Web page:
* Says not anti-competitive to keep a struggling plant
* Sources say plant to lose 80-100 mln euros this year
By Silvia Antonioli and Maytaal Angel
LONDON, Oct 22 Finnish stainless steel maker Outokumpu has asked the European Commission to let it keep the Italian steel plant the company agreed to sell to gain approval for its purchase of ThyssenKrupp's Inoxum unit.
The Acciai Speciali Terni plant has been valued at more than 500 million euros ($677 million) by Outokumpu, but is now expected to sell for less than that due to weakness in the global steel market.
Two sources familiar with the matter told Reuters that Terni, one of Europe's biggest and most modern plants, will lose 80-100 million euros this year, and that Outokumpu believes it is not anti-competitive to keep it under current conditions.
The Terni plant, about 100 km (62 miles) north of Rome, was valued by one analyst at up to $1 billion over a year ago.
"They have been trying to convince the EU that they should keep Terni since the market situation has completely changed from last year - the sector got much worse," an industry expert said.
Refraining from selling the plant could allow more flexibility in valuing it, the expert said, leading to a lower writedown in the company's books.
"On Outokumpu's books they put it at 560 million but probably it will go at 100-200 million euros," he added.
Outokumpu has twice asked the Commission, which regulates mergers, acquisitions and competition in the EU, to postpone the deadline for selling Terni because the company thought the bids were unsatisfactory.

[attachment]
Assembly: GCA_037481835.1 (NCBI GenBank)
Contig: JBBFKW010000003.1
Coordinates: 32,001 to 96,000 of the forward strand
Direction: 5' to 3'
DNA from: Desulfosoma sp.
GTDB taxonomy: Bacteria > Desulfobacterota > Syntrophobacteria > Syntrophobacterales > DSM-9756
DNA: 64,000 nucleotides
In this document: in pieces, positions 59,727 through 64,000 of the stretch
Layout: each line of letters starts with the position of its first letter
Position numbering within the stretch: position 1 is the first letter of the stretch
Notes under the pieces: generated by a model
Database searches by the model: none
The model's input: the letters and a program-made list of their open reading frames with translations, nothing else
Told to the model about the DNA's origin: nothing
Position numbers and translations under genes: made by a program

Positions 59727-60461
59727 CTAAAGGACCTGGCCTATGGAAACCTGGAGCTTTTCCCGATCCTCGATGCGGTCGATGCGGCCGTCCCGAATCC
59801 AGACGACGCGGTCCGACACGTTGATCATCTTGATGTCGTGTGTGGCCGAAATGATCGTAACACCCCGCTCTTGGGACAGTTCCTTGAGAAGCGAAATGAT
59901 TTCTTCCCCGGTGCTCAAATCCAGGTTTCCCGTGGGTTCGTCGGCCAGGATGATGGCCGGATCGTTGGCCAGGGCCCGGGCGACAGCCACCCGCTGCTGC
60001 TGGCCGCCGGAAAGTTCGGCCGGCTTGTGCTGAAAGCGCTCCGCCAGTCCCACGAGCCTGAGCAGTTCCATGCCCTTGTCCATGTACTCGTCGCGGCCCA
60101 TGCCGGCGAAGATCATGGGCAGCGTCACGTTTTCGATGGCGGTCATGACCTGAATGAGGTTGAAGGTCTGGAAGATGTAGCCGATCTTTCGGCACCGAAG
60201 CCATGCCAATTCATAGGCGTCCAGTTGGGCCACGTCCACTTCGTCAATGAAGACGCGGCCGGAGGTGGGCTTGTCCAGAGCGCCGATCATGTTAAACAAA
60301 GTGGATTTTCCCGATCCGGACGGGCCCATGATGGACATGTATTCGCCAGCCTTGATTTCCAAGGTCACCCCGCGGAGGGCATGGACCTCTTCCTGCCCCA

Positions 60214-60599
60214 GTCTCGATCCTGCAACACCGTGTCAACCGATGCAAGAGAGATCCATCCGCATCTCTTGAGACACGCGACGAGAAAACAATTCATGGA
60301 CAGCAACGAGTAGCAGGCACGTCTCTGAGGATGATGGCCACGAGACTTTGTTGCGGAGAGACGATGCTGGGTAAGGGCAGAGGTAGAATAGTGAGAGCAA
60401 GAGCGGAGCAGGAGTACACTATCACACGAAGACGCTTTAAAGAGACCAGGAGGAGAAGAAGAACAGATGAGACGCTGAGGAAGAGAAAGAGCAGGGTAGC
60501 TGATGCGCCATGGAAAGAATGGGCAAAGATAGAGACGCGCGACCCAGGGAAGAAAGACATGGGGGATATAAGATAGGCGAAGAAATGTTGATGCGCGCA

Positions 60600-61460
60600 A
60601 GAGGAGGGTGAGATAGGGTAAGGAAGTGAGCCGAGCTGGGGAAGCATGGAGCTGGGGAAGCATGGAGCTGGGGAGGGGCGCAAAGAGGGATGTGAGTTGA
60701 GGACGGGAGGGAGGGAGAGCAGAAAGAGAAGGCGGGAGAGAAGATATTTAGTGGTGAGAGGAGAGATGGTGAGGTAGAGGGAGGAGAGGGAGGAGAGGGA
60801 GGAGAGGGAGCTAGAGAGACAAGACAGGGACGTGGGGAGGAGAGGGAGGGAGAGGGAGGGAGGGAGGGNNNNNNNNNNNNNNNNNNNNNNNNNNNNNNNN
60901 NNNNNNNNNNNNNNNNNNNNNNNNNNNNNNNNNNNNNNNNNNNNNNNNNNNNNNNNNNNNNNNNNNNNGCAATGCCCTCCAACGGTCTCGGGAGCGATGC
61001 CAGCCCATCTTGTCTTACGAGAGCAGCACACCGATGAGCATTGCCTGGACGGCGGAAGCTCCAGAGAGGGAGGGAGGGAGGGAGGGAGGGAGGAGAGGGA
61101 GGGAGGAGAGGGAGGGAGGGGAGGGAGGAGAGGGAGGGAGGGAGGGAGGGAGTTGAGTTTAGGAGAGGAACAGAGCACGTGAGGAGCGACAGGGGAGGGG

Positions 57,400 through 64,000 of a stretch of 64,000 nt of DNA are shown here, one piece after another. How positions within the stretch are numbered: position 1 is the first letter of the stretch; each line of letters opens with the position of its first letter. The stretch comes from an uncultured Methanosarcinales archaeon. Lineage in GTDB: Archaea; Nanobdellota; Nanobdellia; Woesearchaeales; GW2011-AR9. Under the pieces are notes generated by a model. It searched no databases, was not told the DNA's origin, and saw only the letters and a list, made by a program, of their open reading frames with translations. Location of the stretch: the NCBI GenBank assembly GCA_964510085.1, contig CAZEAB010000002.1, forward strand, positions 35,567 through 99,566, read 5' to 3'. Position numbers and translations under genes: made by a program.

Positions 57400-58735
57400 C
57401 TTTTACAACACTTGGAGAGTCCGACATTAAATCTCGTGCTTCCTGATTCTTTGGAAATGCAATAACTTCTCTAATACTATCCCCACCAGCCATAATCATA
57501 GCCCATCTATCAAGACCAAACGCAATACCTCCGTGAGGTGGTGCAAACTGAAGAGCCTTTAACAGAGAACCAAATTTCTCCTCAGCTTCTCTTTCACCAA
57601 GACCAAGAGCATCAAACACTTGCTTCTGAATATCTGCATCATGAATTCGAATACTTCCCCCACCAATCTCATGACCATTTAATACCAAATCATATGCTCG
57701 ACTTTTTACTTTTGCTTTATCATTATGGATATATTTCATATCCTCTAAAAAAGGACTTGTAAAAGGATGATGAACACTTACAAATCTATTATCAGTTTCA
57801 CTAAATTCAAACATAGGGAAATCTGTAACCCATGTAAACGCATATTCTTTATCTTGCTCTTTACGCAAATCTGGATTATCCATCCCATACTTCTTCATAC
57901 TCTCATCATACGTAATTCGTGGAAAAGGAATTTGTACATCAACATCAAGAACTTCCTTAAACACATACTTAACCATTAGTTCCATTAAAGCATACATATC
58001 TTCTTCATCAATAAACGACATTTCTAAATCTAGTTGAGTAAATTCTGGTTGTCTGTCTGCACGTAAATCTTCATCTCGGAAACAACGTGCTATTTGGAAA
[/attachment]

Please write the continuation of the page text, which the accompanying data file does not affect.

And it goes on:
It has now been given until the first quarter of 2014 to complete the sale, according to a source with knowledge of the situation.
The request not to sell is expected to receive short shrift in Brussels.
"The successful and timely sale of AST (Terni) ... is essential for the Commission. The Commission is of the view that the divestiture should occur as soon as possible within the timeframe foreseen," said Antoine Colombani, spokesman for EU Competition Commissioner Joaquin Almunia.
The Commission previously said it would appoint a divestiture trustee to sell AST if Outokumpu failed to find a buyer, in an effort to allay fears that further delays could damage the plant.
An Outokumpu spokesman declined to comment, but said the company would give an update on Nov. 1 in conjunction with its third-quarter earnings.
A consortium led by steelmaker Aperam, a company floated by ArcelorMittal in 2011, is the only party to make a binding bid last spring for the plant, and it remains interested.
The other three parties in the race are Taiwan's Yieh United Steel Corp (YUSCO), one of Asia's largest stainless steel producers, as well as U.S. private equity funds Apollo and JP Morgan's One Equity Partners.
If the Commission continues to insist on a sale, Outokumpu is expected to go into negotiations with one party within the next month.
Workers at Terni and local authorities recently expressed concern about an extension of the sale process, which could worsen the situation of the plant in one of Italy's unemployment blackspots.
The Terni plant employs almost 4,000 people directly and indirectly.